Friday, September 07, 2018


I haven't watch today's Obama speech yet, but what I'm reading about it leaves me with mixed feelings. I like this:
Warning that these are "extraordinary" and "dangerous" times, former President Barack Obama on Friday unleashed his most direct and forceful attack on President Donald Trump and said internal resistance in the administration is not the right way to stop him.

During a speech at the University of Illinois, Obama slammed "crazy stuff" coming out of the Trump White House....

"It should not be a partisan issue to say that we do not pressure the attorney general or the FBI to use the criminal justice system as a cudgel to punish our political opponents. Or to explicitly call on the Attorney General to protect members of our own party from prosecution," Obama said....

And Obama took Republicans in Congress to task for being "utterly unwilling to find the backbone to safeguard the institutions that make our democracy work." Even Republicans "who know better," Obama added, "are still bending over backwards" to protect Trump.

"This is not normal," Obama continued. “How hard can that be, saying that Nazis are bad?"
And I'm pleased that the stated purpose of the speech was to encourage people to turn out in November and vote Democratic.
There was nothing subtle about the speech. Vote, and vote for Democrats, Obama said, several times.
But in that case, was there really any purpose to this?
“Even if you don’t agree with me or Democrats on policy, even if you agree with more libertarian economic views, even if you are an evangelical and the position on social issues is a bridge too far,” Obama said. “I’m here to tell you that you should still be concerned and should still want to see a restoration of honesty and decency and lawfulness in our government. It should not be Democratic or Republican. It should not be partisan to say that we do not pressure the attorney general or the FBI to use the justice system as a cudgel to punish our political opponents.”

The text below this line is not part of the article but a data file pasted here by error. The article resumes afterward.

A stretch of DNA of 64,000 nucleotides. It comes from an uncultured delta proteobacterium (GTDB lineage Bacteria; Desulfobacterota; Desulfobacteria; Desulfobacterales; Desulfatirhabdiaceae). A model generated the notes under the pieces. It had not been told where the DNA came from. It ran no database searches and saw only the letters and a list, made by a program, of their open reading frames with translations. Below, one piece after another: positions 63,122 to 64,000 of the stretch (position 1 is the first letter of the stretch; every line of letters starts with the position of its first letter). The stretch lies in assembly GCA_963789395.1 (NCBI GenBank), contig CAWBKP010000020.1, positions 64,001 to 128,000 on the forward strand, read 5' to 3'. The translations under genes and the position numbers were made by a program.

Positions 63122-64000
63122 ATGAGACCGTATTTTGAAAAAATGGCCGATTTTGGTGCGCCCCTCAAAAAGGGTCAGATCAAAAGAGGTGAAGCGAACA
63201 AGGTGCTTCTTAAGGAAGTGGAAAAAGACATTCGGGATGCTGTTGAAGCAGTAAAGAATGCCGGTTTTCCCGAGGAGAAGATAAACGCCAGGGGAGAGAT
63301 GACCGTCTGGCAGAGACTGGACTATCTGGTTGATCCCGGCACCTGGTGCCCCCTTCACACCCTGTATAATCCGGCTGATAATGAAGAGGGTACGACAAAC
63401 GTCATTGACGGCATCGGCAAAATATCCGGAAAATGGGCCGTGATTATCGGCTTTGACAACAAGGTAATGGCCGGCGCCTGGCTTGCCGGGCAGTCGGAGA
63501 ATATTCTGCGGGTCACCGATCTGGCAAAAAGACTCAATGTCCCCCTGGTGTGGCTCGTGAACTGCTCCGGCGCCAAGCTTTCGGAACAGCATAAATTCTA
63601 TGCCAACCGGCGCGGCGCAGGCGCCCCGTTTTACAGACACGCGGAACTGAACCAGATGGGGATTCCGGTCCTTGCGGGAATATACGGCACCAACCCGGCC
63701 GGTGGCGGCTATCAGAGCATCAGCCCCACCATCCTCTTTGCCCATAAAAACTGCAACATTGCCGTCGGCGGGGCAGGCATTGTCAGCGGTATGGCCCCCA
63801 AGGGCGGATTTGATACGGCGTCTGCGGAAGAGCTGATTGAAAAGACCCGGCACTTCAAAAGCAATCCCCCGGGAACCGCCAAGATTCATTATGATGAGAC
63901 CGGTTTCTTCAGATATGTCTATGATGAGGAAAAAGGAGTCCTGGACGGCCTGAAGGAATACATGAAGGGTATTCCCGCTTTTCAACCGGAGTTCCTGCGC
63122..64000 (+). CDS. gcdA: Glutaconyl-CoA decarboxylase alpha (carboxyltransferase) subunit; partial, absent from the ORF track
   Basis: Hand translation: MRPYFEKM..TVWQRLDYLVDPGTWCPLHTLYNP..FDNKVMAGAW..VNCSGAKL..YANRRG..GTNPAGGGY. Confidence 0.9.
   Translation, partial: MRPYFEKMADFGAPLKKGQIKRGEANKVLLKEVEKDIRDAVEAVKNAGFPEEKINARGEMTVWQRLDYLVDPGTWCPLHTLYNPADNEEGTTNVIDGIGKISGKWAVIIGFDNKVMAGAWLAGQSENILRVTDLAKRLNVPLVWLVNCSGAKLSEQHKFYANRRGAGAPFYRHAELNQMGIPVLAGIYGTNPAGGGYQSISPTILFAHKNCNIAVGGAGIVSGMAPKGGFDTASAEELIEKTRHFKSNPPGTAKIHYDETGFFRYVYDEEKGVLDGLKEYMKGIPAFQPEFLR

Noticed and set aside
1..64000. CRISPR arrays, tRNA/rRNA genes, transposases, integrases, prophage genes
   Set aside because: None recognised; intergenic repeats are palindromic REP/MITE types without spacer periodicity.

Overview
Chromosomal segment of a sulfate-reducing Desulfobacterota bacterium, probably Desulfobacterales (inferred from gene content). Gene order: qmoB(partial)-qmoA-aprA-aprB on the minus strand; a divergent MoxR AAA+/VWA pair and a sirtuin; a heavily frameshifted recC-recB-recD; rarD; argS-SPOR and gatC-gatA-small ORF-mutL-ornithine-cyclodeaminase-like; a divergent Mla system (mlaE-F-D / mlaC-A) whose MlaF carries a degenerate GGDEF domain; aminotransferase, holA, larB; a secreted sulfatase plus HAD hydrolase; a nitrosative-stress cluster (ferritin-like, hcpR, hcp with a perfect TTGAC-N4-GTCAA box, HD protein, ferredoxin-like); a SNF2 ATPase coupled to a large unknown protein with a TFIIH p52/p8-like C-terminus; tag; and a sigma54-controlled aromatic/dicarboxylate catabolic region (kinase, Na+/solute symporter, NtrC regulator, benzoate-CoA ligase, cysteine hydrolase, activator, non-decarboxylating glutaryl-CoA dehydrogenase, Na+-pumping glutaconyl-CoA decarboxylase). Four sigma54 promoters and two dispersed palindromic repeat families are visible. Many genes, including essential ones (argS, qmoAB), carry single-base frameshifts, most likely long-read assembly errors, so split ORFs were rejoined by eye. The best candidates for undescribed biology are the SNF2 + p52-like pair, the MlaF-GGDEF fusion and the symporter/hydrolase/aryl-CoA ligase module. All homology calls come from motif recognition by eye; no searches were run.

Or this?
The former president said both parties had, at times, been “infected” with the kind of politics he said the nation should abhore. He praised Republicans who in the past had helped expand civil rights and other protections and said neither party “has had a monopoly on wisdom.”
This is precisely what didn't work for Democrats in 2016. Hillary Clinton tried to reach out to moderate Republicans, and those Republicans, even the ones who had doubts about Trump, came home to their party's nominee on Election Day. Nearly all of them are going to do that this year as well, or they're going to stay home.

This message doesn't reach the people at whom it's aimed, while it suggests to some committed progressives that the Democratic Party really isn't very different from the Republican Party.

Libertarians won't vote Democratic. Nor will evangelicals. Lefties who hear that the Democratic Party is a safe choice for these voting blocs are likely to come away thinking that Obama has just confirmed everything Jacobin, Glenn Greenwald, and Chapo Trap House have been saying about Democrats for years.

I know that this has been Obama's message since that convention speech in 2004. I'm not arguing that Obama needs to move sharply to the left. He shouldn't make that move if he's not comfortable with it. (In the speech, he did praise Medicare for All.) I'm saying that he should focus sharply on what the problem is -- the Republican Party -- and on what we need to do immediately to start solving the problem -- electing more Democrats, because Democrats are better than Republicans. Not Democrats are better than Republicans even though Republicans have been good in the past, and Democrats haven't always been so great.

This is not a time for qualifications. This is a time to make the choice clear and obvious. We need to make sure that we get the people who are fed up out to the polls. We're not going to get the votes of people who still aren't sure whether they're disgusted.

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